(Closely Related Posting: In Proverbs 17:19, what does "makes his door high" mean? )

17:19 Hebrew OT: Westminster Leningrad Codex אֹ֣הֵֽב פֶּ֭שַׁע אֹהֵ֣ב מַצָּ֑ה מַגְבִּ֥יהַּ פִּ֝תְחֹ֗ו מְבַקֶּשׁ־שָֽׁבֶר׃

(Proverbs 17:19) (NASB 1995)

He who loves transgression loves strife; He who raises his door seeks destruction.

(Proverbs 17:19) (ESV)

Whoever loves transgression loves strife; he who makes his door high seeks destruction.

(Proverbs 17:19) (KJV)

He loveth transgression that loveth strife: and he that exalteth his gate seeketh destruction.

(Proverbs 17:19) (NKJV)

He who loves transgression loves strife, And he who exalts his gate seeks destruction.

17:19 Hebrew OT: Westminster Leningrad Codex אֹ֣הֵֽב פֶּ֭שַׁע אֹהֵ֣ב מַצָּ֑ה מַגְבִּ֥יהַּ פִּ֝תְחֹ֗ו מְבַקֶּשׁ־שָֽׁבֶר׃

The NASB1995 use of the phrase "raises his door" as opposed to the aforementioned bible translations' use of "makes his door high"/"exalts his gate"  seems to have slightly different meanings.

On the biblehub.com commentaries ( https://biblehub.com/commentaries/proverbs/17-19.htm ), some of said commentaries interpret the NASB1995 use of the phrase "raises his door" as having something to do with speaking boastfully / arrogantly:

(Keil and Delitzsch Biblical Commentary on the Old Testament) the reason of the pairing of these two lines in the relationship between a mouth and a door (cf. Micah 7:6, פּתחי פיך). Hitzig goes further, and supposes that 19b figuratively expresses what boastfulness brings upon itself. Against Geier, Schultens, and others, who understand פּתחו directly of the mouth, he rightly remarks that הגדּיל פה is not heard of, and that הגדּיל פה taht dn would be used instead.

while others commentaries seem to associate the other bible translations' use of "makes his door high"/"exalts his gate" as having something to do with behaving like a snob:

Ellicott's Commentary for English Readers (19) He that exalteth his gate.—Builds himself a sumptuous house.

Benson Commentary exalteth his gate — Namely, the gate of his house, that maketh it, and consequently his house, lofty and magnificent beyond what becomes his quality, that he may overtop and outshine his neighbours; which being an effect and evidence of pride and haughtiness, is here mentioned for all other evidences thereof. So the sense is, he who carries himself loftily and scornfully; seeketh destruction — Seeks those things which will expose him to destruction, because he makes himself odious both to God and men.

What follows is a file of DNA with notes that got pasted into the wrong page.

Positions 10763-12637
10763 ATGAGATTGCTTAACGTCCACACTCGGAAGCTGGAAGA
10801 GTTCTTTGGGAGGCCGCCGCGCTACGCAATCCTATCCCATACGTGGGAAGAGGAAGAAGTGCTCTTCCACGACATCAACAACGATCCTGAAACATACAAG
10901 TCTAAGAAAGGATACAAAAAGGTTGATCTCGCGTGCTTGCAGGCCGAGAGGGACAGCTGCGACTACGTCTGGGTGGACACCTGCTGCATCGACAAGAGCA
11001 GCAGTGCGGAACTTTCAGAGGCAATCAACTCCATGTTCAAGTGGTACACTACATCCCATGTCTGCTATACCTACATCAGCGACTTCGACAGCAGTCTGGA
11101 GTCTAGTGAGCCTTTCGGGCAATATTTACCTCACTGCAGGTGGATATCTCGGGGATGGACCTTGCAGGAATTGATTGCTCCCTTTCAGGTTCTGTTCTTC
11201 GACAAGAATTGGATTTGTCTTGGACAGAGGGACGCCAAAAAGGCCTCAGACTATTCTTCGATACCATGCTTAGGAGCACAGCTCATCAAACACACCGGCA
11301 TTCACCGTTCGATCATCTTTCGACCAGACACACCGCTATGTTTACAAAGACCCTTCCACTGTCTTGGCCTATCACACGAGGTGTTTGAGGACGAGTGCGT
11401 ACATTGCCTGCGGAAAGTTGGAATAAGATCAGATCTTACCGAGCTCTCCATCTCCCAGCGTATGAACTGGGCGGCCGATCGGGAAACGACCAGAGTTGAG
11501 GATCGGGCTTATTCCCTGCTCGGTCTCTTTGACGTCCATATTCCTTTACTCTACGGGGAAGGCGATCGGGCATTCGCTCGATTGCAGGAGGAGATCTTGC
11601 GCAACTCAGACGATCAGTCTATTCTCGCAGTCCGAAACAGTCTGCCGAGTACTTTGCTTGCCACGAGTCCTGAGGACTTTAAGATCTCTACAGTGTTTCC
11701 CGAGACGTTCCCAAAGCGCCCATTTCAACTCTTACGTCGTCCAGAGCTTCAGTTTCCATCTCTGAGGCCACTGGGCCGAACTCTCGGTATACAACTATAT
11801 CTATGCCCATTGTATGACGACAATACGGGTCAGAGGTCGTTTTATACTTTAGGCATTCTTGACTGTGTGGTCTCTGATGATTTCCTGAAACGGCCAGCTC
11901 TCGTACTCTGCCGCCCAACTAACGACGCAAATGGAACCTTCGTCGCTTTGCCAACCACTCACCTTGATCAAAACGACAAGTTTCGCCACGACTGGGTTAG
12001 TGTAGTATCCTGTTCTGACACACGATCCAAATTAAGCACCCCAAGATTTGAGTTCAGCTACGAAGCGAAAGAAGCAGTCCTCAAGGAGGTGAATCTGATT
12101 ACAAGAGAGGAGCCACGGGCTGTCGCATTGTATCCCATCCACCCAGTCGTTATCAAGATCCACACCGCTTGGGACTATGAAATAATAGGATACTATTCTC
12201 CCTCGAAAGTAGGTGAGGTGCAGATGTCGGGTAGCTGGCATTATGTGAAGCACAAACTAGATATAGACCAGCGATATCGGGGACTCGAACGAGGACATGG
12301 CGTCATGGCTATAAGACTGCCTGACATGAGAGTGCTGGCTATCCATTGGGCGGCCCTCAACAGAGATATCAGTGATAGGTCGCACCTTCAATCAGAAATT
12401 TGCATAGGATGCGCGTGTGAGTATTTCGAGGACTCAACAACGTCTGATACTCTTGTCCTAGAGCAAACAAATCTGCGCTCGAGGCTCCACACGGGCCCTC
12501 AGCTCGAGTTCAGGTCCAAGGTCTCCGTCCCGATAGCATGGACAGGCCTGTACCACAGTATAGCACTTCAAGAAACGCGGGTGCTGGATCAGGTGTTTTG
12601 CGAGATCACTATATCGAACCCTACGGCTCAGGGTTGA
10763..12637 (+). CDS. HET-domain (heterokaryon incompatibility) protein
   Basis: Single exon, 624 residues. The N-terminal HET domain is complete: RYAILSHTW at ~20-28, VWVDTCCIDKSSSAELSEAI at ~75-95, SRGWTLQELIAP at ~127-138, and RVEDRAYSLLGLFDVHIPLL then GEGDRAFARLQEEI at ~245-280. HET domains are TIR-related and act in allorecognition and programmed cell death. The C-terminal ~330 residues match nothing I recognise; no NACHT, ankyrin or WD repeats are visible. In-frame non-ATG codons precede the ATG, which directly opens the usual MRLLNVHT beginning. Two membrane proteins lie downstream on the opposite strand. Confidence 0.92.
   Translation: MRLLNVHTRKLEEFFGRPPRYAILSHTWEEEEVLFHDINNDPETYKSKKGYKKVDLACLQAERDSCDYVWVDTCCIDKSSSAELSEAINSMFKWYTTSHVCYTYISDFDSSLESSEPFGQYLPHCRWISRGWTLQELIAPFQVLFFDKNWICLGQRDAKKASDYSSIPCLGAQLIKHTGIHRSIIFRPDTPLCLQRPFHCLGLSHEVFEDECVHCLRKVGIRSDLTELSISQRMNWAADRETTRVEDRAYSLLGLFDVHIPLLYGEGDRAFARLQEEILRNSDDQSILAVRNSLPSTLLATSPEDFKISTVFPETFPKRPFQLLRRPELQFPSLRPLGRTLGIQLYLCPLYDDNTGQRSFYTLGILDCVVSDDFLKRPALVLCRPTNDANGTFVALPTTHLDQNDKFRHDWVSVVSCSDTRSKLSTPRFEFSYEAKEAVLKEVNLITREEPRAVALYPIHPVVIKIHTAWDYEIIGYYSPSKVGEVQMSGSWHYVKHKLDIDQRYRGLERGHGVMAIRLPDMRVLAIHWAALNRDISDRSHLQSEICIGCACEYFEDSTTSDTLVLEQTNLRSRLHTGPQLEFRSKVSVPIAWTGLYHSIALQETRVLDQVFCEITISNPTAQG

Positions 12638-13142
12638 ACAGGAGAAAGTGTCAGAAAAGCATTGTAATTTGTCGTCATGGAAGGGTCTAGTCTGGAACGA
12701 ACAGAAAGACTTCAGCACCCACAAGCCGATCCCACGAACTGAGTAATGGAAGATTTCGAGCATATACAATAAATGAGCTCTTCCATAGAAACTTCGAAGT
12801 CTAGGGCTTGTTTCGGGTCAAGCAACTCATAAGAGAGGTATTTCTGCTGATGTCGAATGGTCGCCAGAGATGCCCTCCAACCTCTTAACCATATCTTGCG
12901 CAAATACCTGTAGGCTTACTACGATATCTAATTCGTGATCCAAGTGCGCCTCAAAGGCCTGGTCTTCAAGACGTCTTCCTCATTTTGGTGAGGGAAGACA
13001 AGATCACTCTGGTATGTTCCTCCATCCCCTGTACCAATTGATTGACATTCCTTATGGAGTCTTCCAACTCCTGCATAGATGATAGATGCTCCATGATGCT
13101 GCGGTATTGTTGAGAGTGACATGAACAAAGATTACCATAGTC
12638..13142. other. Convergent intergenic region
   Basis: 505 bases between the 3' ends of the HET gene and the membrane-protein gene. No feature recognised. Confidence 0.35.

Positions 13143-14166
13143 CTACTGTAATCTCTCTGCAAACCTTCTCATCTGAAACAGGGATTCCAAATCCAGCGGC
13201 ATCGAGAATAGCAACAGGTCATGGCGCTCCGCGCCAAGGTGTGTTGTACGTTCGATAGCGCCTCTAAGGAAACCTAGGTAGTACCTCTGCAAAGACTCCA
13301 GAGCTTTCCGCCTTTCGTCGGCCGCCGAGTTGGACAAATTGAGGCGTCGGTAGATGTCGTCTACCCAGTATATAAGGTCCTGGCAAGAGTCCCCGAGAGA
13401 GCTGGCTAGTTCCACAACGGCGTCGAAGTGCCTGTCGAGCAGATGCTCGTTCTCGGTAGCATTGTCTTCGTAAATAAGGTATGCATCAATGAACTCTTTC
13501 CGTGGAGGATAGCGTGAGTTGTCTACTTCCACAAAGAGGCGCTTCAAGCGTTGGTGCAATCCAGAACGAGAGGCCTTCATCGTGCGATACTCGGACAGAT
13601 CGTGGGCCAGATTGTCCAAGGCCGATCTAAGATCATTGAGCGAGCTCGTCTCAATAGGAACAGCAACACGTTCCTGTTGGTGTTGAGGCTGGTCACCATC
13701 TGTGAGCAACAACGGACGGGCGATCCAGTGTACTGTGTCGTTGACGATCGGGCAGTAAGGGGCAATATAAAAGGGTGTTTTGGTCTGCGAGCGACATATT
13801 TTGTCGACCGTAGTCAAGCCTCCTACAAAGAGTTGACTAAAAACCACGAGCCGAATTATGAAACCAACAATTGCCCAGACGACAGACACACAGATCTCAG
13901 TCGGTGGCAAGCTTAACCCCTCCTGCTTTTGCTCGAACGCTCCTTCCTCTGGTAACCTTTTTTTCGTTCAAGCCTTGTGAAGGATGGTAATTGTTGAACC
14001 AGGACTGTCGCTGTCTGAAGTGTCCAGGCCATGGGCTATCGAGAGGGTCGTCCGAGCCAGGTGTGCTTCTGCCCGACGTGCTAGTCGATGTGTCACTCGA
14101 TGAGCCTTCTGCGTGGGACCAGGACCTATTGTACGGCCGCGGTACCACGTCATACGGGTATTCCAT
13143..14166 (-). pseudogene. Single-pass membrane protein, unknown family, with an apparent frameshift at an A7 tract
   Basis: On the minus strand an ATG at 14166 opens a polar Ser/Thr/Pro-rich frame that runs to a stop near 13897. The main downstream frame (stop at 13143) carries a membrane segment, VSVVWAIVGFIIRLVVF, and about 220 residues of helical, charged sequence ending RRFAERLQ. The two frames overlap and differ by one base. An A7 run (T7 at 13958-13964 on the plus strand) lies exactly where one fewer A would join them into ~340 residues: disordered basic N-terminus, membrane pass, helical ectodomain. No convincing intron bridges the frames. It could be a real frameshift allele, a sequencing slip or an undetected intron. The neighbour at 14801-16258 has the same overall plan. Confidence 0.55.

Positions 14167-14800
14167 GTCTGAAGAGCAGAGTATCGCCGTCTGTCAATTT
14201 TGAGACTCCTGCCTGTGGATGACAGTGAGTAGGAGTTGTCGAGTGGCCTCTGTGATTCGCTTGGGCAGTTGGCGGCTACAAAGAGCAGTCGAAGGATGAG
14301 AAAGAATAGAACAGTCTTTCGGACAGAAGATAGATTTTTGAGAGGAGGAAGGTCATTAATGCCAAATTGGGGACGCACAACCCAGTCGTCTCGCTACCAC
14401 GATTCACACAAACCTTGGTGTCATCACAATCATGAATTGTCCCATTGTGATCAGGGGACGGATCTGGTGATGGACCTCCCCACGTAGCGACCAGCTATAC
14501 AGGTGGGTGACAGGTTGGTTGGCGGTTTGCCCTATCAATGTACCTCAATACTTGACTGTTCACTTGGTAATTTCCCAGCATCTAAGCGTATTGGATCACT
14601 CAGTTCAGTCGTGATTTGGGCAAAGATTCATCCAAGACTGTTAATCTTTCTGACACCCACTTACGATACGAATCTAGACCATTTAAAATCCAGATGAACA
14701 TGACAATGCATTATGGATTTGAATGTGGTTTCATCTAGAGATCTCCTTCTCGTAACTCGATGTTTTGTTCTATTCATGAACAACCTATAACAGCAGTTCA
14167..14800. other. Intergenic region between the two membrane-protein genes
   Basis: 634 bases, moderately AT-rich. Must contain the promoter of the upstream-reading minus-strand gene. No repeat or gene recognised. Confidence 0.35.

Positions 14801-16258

I might be making much ado about nothing because one bible translation is talking about speaking arrogantly while the other is about behaving like a snob. Speaking arrogantly and behaving like a snob are quite closely related.

In any case, could someone please try to read and interpret the Old Testament Hebrew, and provide a more detailed explanation?

1 Answer 1


Let me begin with my usual caveat about proverbs - succinct, pithy aphorisms that are often deliberately vague to encompass as much application as possible.

Prov 17:19 is no exception - it consists 8 Hebrew words in two halves in synthetic parallelism as follows (my translation):

  • [He who] loves transgression loves strife
  • [He who] exalts [his] gate/door seeks destruction

In the Hebrew there is a delightful rhythm and rhyme which are impossible to translate, but we can get a hint about it from the table below

#1 #2 $3 #4
loves transgression loves strife/contention
exalts gate/door seeks destruction

The idea of raising the gate/door is a cultural reference of ostentation, a bit like the lines of the famous song "If I Were a Rich Man" in "Fiddler on the Roof":

  • One staircase going up
  • Another staircase coming down
  • And anther going nowhere just for show

To build a high gate or doorway is to pretend to be very wealthy or important. Thus, such a person is a pretentious snob, interested more in display than substance.

The conclusion here is difficult to escape - a pretentious, ostentatious person is as bad as a sinner; or, ostentation is sin!

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